As I began research on diversity and the church, I really wanted to explore multi-cultural churches in my local area. The first local church featured was Community Bible Church. This past weekend my family and I had the privilege of visiting Grace Community Church in Greensboro, NC.
We visited Grace for one reason, the mission presented when I first clicked on their website: Making disciples who live out the gospel crossing racial and economic lines.
The leaders at Grace understand that reconciliation and biblical justice are not isolated issues. They also understand that making disciples means equipping believers to live out the gospel. Living the gospel is not simply a personal relationship with Jesus Christ, it is embracing the community of people to whom we are called to love and serve.
To the question, “How to inherit eternal life,” Jesus responds, “Love the Lord your God with all your heart and with all your soul and with all your strength and with all your mind and, ‘Love your neighbor as yourself’ (Luke 10:27 [NIV]).”
Believers in the early church understood and faithfully practiced loving their neighbors.
Acts 2:42-47 and Acts 6:32-34 presents believers with convictions and desires to fellowship with others, be generous to those in need, and have sincere hearts towards one another. This is the loving environment of Grace Community Church. On Wednesday evenings, Grace provides weekly meals to those in need. They offer a Winter Emergency Shelter for the homeless. The shelter offers food, fellowship, and Bible study to participants. Grace offers a tutoring ministry to assist children whose parents may not be able to help with school work. They are in the process of developing a mentoring ministry for young boys, many who do not have fathers in their homes. Moving forward with this ministry requires long-term commitments from the men of Grace and they are stepping up to the challenge.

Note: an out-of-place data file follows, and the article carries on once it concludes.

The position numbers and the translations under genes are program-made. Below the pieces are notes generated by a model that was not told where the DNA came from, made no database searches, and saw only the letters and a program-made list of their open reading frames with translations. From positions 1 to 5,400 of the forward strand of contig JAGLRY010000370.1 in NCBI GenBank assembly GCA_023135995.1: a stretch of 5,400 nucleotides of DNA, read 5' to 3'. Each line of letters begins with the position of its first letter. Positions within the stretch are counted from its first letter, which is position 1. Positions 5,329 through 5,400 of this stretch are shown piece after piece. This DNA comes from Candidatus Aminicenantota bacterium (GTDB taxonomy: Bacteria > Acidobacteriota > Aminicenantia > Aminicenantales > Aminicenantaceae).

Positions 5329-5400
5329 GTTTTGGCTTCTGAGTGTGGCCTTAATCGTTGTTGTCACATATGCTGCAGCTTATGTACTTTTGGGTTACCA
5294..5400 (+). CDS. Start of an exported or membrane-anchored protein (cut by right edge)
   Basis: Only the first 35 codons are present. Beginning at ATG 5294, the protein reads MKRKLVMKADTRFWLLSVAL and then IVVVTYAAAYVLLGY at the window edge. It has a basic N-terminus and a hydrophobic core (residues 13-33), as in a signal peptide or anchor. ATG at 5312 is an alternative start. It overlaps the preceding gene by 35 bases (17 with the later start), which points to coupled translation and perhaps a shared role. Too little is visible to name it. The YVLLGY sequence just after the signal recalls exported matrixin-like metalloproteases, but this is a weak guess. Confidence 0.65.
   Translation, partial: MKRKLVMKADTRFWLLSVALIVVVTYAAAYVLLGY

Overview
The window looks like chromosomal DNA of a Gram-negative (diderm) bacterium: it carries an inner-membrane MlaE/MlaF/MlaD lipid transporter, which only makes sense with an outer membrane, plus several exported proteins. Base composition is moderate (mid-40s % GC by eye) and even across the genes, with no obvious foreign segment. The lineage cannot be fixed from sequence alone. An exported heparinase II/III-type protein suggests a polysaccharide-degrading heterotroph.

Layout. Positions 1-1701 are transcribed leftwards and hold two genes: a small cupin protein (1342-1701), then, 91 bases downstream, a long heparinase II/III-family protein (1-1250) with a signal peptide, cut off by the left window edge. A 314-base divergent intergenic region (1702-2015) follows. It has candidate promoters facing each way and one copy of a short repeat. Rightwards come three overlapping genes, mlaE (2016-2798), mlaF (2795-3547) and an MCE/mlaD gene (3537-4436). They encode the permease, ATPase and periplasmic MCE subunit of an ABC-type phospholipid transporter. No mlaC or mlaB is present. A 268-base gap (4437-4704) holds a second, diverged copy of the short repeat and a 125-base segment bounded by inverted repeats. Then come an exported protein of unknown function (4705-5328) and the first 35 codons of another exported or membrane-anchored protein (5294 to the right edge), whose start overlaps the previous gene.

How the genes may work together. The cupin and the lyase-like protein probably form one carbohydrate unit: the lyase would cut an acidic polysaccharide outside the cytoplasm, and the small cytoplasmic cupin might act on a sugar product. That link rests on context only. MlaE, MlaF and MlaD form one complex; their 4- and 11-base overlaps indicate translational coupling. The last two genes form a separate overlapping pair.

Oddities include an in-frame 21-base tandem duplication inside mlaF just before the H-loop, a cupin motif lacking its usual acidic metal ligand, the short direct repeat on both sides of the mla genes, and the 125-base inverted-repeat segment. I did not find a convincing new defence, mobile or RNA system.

Lessons Learned: The leaders at Grace understand many of the “platform” principles we have shared throughout this series. They have a diverse pastoral team. Their elder board is diverse (three of the eight elders are African American). They are intentional about looking for qualified leaders from diverse backgrounds. They understand the need for a diverse presentation of worship, and are currently making this challenge a top priority.
Lead from the Front: One of the most fundamental leadership principles I learned while serving in the military was “leadership by example.” In other words, leaders don’t ask people to do things they are unwilling to do themselves. Not only that, leaders should be the first to step up to the plate to take action so that others will follow.
In the area of racial reconciliation and living out the gospel, Senior Pastor, Bill Groans, leads his congregation from the front. He is intentional about building relationships with those who are different from him. He is intentional about placing himself in situations where he is the minority. This is a sign of his humility and servant leadership. Pastor Groans regularly gets his hair cut in a barbershop where he is the minority, frequents a hip hop dance team (I would be interested in seeing what that looks like), and participates in a prayer group with other minority leaders. Pastor Groans challenges his congregation to live out biblical values because he does so himself.
The mission of Grace is clear. They thrive because of their dependency on God and faithful commitment to His Word. It is also clear from the first two local church snapshots that multi-cultural churches are a result of people looking and connecting outside of the four walls to the communities in which God has called them as salt and light.
How are you shining the light in your local community?
© Natasha Sistrunk Robinson 2012